But, just as Fitz can’t let go of some of his old, poorer habits, so Hobb couldn’t quite let go of old story elements. So Chade inserts new intrigues into Fitz’s life (without any explanation for Fitz or reader) and, perhaps worse, too many old characters remain. Consider how much time has passed since the beginning of the first trilogy; some characters just shouldn’t be breathing anymore. I’m not usually so bloodthirsty, but Hobb only highlighted this by teasing a number of character deaths only to snatch them back from the jaws of death mere pages later.
Time is an unkind teacher, delivering lessons that we learn far too late for them to be useful.
Fool’s Assassin also made me realise something about Hobb’s books I’d never noticed before. Have you ever described a story in a single sentence? “Unassuming hobbit must destory a magic ring to defeat a dark lord”? “Young rebel must learn the powers of the mystical Jedi to topple an evil Galactic Empire”? “Royal bastard trains as an assassin to help save his kingdom”? Most stories make sure you can offer such a description early on. “Here’s the type of story you can expect”, they say, and either fulfill that expectation, subvert it, or disappoint it.
Fool’s Assassin doesn’t do that. And not just that, but all the Fitz books. Hobb writes a story that ambles its way through the plot. It’s certainly a pleasant amble, even an entrancing amble. But it leaves the reader in a sort of limbo. The reader doesn’t know what to anticipate, what to dread, what to attend to and what to be intrigued by. This is what makes Chade’s new intrigues frustrating. They seem so disconnected from the new world Fitz lives in and there is no explanation to them. So they stand out like a sore thumb and even seem like filler. Most readers of Fool’s Assassin won’t mind this, because they’ll have read prior trilogies and thus be happy to go where Hobb leads. But I suspect newer readers might not be willing to offer Hobb the trust she deserves.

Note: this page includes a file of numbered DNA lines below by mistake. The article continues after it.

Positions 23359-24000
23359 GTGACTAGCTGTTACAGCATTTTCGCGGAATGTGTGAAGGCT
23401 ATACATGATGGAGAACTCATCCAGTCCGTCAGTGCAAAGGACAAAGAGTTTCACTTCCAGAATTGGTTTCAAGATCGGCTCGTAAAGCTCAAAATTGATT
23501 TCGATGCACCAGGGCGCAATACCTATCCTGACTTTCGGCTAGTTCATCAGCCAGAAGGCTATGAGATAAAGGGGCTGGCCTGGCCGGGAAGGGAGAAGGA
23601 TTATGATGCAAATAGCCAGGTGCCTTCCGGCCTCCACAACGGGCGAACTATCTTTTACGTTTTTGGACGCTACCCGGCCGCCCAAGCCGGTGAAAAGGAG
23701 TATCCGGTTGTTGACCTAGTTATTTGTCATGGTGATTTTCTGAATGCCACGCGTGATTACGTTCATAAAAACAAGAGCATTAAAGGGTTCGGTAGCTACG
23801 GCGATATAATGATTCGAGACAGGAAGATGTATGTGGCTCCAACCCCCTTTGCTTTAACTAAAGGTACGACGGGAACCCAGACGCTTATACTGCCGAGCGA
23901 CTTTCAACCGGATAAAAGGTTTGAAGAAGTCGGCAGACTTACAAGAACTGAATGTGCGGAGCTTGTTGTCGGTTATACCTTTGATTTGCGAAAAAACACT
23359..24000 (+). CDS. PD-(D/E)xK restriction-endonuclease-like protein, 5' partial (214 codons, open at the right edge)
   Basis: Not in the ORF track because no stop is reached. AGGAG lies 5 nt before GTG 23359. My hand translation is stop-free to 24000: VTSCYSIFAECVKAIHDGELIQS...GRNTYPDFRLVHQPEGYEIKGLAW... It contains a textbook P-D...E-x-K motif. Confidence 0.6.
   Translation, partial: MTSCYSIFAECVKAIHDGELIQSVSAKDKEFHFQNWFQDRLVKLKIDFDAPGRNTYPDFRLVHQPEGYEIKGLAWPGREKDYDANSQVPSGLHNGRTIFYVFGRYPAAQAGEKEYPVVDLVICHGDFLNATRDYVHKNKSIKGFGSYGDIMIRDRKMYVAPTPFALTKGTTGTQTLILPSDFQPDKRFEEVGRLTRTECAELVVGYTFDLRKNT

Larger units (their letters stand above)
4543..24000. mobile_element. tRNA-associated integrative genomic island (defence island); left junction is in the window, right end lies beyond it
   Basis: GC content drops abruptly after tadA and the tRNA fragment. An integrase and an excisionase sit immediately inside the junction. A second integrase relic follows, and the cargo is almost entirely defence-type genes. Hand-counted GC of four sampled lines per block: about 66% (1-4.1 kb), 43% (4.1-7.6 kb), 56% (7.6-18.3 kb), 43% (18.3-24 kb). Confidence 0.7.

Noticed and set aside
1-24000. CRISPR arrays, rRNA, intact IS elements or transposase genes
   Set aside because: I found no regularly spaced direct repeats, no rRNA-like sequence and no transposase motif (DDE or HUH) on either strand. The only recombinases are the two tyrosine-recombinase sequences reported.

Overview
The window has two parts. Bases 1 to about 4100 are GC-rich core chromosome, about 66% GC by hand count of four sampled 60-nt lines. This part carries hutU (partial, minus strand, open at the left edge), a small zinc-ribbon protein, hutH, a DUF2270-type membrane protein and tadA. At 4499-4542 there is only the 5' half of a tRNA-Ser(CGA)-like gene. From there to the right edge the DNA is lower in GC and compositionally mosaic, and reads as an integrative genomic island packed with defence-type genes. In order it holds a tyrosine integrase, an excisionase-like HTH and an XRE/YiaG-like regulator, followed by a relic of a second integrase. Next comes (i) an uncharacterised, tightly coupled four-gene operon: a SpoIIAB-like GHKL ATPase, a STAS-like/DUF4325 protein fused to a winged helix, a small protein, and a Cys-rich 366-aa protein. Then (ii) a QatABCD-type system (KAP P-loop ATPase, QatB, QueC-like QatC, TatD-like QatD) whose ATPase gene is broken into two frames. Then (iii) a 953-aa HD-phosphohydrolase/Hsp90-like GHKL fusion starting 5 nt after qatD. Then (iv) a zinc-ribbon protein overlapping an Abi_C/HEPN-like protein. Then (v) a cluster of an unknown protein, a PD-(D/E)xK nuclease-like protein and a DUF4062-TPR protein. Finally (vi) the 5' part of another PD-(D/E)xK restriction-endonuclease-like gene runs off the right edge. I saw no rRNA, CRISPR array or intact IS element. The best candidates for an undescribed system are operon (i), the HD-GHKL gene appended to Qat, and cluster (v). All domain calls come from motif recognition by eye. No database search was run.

Do not agonize about yesterday. Do not borrow tomorrow’s trouble. Let your heart hunt. Rest in the now.
But here is why I love Fool’s Assassin, and all Hobb’s work, despite those grievances: you don’t worry about them whilst you’re reading. Hobb’s prose is beautiful in its description, searing in its truth, compelling in its narrative, and it forces you to forgive all sins. It puts character before lore and it lets character drive plot. Her worldbuilding is not overbearing; it intrudes on the page only rarely, when it needs to. There is still the magic, the grand locations and action scenes that epic fantasy demands. But it’s all focused on character. And those characters are so well-drawn, so deeply developed, that you’ll love them by the end. It isn’t the plot that keeps you turning the page; it’s wanting to see your beloved characters delivered through that plot, safe and sound.
If you’ve read the previous Fitz books but you’re worried about Phantom Menace syndrome, set aside your fears. Fool’s Assassin is a worthy sequel to the series. If you haven’t read any Fitz books, don’t start here. Yes, you might enjoy it and, no, you don’t need to have read the others. But you’ll miss out on the history, the nuances, and the clever callbacks, and I like you too much to let you do that to yourself. So go read Assassin’s Apprentice and worth your way up to Fool’s Assassin.
You’ll thank me for it.